Tag Archives: netflix prize

Netflix Prize photo finish!

Two hours less than 30 days ago, the team of BellKor’s Pragmatic Chaos submitted the first entry to the Netflix Prize to exhibit a 10% improvement in performance over Netflix’s movie-recommendation algorithm.   That started the final clock for the competition — whoever’s ahead at 2:42 Eastern time today wins the $1 million prize.

One of the really interesting lessons of the competition is that blendings of many algorithms seem to work better than any single algorithm, even when there’s no principled reason to do the blend.  It’s sort of a “wisdom of crowds of computer programs” effect.  As you can imagine, once BellKor’s Pragmatic Chaos (itself a blend of algorithms from two teams that have been leading through most of the competition) crossed the 10% threshold, just about everybody else realized their best — probably only — chance was to work together.

As of yesterday afternoon, a team called The Ensemble,  made up of — well, I can’t really tell how many previously separate competitors, but a lot — has achieved a 10.09% improvement.  BellKor’s Pragmatic Chaos is at 10.08%.  A hundredth of a percentage point might determine who gets the million.   Wow.

Is BPC sitting on a slightly better algorithm they’re planning to submit at the buzzer for the win?  Check the leaderboard later this afternoon to find out.

Update: Double wow.  No announcement yet, but it looks like BPC and The Ensemble both made submissions in the last hour of the contest; BGC made it to 10.09% but Ensemble, four minutes before closing time, bumped up to 10.10%.

Re-update: I didn’t read the rules carefully enough.  It looks like there’s another dataset (‘test dataset”), distinct from the one generating the public scores (“quiz dataset”) and the final winner will be the program that does best on the test dataset.  So the shifts in the lead, exciting as they are, aren’t necessarily relevant to the contest; we’ve got two algorithms which are essentially identically good and it ought to be a coin-flip which one does better in the final judgment.

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The moduli space of senators and the moduli space of movies

Last week I blogged about Dmitri Tymoczko’s lecture and the moduli space of chords; since then I remembered some more nice examples of “moduli spaces” in the loose sense described in that post. One comes from the work of Keith Poole and Howard Rosenthal, who attempt to answer the question: what is the best way of “mapping” the members of a legislature in two-dimensional space so that two legislators are close together precisely when their voting records are very closely aligned? In other words, what is the moduli space of senators? Go to Poole’s VoteView page and scroll to the bottom to see the last 100 years of the House and Senate as an animated .gif. Or just read what I wrote about their research on Slate. (Article from 2001, so some links may be dead.)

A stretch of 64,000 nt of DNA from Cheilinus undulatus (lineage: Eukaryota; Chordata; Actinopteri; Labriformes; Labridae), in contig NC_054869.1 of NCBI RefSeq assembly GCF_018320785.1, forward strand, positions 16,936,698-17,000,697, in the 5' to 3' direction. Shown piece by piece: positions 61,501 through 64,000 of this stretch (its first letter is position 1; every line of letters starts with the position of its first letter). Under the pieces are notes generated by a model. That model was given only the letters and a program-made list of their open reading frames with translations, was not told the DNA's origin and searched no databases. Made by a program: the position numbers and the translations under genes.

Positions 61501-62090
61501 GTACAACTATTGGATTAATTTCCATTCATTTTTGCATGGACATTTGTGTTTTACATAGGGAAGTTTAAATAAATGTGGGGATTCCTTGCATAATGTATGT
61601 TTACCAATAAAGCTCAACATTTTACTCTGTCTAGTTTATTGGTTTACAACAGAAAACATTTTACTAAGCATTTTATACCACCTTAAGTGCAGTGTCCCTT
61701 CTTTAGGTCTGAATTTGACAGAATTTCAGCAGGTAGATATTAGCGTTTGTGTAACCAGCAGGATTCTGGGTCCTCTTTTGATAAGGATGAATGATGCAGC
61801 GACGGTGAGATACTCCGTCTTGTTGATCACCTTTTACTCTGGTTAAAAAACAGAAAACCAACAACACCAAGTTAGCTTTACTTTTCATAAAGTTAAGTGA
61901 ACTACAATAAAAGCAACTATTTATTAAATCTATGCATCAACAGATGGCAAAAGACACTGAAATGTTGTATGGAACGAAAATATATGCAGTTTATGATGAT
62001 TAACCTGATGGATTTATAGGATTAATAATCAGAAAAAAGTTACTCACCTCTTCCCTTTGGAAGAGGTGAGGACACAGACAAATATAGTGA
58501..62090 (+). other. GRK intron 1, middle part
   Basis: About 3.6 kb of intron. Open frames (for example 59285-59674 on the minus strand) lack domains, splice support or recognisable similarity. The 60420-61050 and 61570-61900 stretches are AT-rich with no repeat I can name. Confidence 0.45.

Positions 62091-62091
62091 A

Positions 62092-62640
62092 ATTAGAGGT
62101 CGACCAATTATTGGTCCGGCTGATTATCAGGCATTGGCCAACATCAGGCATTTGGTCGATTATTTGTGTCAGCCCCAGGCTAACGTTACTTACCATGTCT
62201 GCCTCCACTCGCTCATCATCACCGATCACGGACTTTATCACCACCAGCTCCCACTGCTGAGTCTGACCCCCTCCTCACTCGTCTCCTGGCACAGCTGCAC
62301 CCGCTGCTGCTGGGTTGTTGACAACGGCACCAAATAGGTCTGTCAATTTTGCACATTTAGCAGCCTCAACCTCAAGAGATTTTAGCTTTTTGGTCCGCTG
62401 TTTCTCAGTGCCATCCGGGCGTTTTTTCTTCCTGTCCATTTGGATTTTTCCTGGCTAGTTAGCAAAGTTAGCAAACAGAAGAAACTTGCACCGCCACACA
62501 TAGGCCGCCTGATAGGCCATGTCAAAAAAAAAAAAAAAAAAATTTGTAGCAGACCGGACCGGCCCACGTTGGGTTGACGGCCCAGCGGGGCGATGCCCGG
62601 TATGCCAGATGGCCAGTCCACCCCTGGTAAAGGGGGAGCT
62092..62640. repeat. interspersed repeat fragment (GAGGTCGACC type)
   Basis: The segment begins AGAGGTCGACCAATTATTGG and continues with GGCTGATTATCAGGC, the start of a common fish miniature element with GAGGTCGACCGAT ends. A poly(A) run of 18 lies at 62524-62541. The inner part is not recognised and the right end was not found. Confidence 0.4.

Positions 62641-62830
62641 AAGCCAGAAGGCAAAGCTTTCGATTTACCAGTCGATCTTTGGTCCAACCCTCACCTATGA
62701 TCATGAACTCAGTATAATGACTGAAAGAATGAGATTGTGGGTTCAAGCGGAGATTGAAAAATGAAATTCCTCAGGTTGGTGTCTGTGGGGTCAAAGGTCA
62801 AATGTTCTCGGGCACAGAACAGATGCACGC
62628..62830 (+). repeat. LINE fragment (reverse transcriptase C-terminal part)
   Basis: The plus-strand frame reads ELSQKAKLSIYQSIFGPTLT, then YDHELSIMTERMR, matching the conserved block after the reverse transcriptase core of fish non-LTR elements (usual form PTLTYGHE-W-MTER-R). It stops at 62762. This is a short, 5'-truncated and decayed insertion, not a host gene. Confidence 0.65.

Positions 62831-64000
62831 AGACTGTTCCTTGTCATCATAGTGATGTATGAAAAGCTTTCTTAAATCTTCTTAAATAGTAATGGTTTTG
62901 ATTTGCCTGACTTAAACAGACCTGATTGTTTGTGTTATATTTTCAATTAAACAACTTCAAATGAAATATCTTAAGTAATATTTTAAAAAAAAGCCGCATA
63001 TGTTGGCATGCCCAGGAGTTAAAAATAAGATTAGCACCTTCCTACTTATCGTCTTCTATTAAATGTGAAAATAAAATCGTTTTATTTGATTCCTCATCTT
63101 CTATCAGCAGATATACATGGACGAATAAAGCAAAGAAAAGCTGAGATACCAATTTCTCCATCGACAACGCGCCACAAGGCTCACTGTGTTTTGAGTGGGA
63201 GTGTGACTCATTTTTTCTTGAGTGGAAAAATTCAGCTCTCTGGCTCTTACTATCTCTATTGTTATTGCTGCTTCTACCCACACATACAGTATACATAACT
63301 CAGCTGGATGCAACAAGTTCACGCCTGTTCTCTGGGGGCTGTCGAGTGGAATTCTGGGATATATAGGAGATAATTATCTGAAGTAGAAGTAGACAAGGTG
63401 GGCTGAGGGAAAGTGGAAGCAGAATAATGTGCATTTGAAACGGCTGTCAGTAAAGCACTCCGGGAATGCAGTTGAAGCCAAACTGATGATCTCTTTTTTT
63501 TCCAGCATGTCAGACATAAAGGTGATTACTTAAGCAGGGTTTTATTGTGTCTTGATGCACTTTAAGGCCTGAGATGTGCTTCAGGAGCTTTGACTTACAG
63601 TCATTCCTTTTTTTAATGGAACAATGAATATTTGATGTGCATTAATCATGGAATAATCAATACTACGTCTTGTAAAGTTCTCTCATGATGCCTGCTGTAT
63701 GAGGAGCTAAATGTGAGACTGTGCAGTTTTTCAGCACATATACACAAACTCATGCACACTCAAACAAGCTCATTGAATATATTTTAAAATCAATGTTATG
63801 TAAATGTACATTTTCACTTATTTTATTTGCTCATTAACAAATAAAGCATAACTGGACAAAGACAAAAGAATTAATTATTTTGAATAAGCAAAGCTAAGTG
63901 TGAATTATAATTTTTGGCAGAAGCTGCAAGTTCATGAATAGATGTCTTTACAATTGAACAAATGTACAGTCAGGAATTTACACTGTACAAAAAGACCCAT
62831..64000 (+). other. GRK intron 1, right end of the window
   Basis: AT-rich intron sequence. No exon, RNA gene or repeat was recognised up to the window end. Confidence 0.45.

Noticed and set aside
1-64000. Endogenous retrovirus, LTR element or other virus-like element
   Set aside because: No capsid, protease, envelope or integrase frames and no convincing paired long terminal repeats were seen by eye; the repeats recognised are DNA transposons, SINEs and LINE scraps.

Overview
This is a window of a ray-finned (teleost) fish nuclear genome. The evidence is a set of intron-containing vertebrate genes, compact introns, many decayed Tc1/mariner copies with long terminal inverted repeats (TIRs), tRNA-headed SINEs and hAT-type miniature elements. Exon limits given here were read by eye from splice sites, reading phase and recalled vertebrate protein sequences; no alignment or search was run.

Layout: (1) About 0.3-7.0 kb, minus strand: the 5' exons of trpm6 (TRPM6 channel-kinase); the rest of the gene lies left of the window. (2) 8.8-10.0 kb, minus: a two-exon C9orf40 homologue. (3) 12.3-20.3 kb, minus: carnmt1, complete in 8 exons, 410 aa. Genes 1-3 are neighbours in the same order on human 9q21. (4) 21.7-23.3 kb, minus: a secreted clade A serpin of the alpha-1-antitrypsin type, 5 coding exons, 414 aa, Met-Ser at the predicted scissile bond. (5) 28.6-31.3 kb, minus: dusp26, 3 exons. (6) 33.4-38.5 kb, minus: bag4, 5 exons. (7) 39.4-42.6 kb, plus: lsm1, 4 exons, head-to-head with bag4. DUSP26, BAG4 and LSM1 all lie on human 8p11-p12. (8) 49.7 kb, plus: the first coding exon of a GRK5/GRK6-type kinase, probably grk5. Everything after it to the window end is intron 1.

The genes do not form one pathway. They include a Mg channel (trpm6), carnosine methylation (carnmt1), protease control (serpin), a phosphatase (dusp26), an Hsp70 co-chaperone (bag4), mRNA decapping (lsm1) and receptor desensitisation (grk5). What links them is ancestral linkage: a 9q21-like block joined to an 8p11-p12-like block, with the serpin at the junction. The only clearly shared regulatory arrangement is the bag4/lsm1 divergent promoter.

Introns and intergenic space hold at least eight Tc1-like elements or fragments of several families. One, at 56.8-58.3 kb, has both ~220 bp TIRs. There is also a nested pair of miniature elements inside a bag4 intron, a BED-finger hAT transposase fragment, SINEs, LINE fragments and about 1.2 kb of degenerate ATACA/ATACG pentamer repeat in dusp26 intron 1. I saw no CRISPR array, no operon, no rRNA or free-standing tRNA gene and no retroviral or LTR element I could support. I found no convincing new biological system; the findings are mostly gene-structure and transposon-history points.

Votes in the Senate make up a complicated dataset, which people like Poole and Rosenthal like to make more accessible by means of two-dimensional charts. An even more complicated dataset is the set of 100,000,000 Netflix ratings of 18,000 movies which the strivers for the Netflix Prize have to wrestle with. But this too can be nicely mapped into two-dimensional space (or any-dimensional space, but two-dimensional pictures are the easiest to look at!) yielding a “moduli space of movies” in which two movies are close together just when they tend to be liked by the same set of users. Todd Holloway, a CS grad student at Indiana,has made some beautiful examples:

Go to his blog to see the interactive version, or his visualization of the power struggle in Wikipedia.

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My piece in Wired: The Netflix Prize

Last month I wrote an article for Wired about the Netflix Prize; a competition to develop a better algorithm for recommending movies, with $1 million from Netflix as the incentive. This kind of problem is immensely hard: the set of ratings submitted by Netflix users is huge, but very sparse (most users haven’t rented most movies) and very noisy (people make mistakes, their tastes change with time, multiple people may be rating on one account.) So to be able to massage this data into a decent set of movie recommendations is a formidable task — as you probably already know from the typically unsatisfactory performance of the recommendation engines that Netflix, Amazon, and so on, use now.

Anyway, the article’s now online; I write a bit about the mathematical techniques that the experts in the area use to attack this genre of problem, and one very interesting non-mathematician with a different and nearly as successful approach.

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